Water and agriculture are closely linked in our country where 60% our net sown area is rain-fed. Indian agriculture is undoubtedly dependent on the monsoon where good rains have meant enhanced agricultural production, and a weak or bad monsoon has lowered production thereby impacting the economy.
However, the rains are both uncertain and unevenly distributed in time and space across the country. The amount of rainfall varies from less than 500 mm in districts of western Rajasthan to more than 1,500 mm in the Northeast.
The Indian Meteorological Department (IMD) has predicted below normal rainfall during the upcoming monsoon. This warning has led the administration to take some steps to prepare for the scenario. The situation is more important this year because the impact of the poor monsoon will coincide with the formation of a new government and the incumbent government will face the mammoth task of addressing the challenge, against the background of rising prices.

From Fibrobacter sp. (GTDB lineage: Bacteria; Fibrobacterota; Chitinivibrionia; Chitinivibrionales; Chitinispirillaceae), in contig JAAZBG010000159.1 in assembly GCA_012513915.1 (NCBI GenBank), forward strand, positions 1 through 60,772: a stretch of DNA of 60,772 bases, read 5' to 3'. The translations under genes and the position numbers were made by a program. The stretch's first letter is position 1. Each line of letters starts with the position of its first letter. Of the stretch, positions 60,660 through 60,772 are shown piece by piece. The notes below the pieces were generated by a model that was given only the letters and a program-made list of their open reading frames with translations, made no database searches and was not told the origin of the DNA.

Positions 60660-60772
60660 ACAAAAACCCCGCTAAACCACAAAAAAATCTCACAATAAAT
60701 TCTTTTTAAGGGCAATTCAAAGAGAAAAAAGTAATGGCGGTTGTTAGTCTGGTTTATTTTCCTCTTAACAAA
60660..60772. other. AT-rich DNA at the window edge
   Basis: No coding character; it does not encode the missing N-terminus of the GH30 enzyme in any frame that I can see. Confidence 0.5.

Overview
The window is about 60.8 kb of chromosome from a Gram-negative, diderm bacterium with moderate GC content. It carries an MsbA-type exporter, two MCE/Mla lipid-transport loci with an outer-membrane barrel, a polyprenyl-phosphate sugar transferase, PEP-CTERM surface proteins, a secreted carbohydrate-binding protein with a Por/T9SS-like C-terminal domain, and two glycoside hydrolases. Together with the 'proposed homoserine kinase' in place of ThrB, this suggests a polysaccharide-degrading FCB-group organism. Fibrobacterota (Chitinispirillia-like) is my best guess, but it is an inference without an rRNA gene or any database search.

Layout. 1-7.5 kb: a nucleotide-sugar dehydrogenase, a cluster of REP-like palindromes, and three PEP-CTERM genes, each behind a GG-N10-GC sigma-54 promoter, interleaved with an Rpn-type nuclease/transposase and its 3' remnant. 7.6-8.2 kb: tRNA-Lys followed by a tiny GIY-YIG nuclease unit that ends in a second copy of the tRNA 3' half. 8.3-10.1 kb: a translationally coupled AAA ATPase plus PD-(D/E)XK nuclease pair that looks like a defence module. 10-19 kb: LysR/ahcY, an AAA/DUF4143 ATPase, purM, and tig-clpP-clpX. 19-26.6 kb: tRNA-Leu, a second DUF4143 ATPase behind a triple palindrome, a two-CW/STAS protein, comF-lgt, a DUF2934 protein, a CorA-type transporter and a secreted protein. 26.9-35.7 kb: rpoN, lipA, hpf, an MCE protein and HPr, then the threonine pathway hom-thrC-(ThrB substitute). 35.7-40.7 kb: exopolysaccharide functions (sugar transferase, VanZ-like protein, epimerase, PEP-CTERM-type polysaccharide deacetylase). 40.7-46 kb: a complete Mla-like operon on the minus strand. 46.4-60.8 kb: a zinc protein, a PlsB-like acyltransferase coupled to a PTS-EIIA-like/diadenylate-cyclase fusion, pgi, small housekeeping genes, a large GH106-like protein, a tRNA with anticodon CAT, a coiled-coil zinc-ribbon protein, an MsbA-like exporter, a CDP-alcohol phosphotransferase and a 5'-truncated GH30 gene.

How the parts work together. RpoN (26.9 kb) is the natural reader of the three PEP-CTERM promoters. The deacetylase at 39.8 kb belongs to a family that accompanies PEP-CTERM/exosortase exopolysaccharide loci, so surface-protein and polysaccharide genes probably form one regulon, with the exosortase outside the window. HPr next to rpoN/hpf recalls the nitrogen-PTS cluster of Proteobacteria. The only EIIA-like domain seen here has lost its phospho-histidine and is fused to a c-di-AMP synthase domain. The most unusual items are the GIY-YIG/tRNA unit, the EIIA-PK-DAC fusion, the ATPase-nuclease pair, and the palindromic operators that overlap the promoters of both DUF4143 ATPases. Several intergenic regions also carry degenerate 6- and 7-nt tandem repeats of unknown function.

To prevent the agriculture sector from being affected by drought, various low cost innovations which can reduce the usage of water for the production of cereals – rice and wheat, have been undertaken. In Punjab, the use of low cost tensiometer has achieved significant water savings to the tune of 12-15 %. There are plans to introduce low cost and convenient soil moisture sensors which will provide accurate estimation of soil moisture for farmers to irrigate their fields.
In Gujarat, pilot testing the use of GW-11, a drought-resistant variety has come up with initial findings that indicate lesser irrigation requirements.
These low cost innovations not only reduce water usage in agriculture but also make farmers less vulnerable to changes in climate, in particular the monsoon. The success lies in designing simple solutions which have the potential for wider adoption.
The authors are working as Director and Deputy Director respectively at Centers for International Projects Trust. Download the entire article below.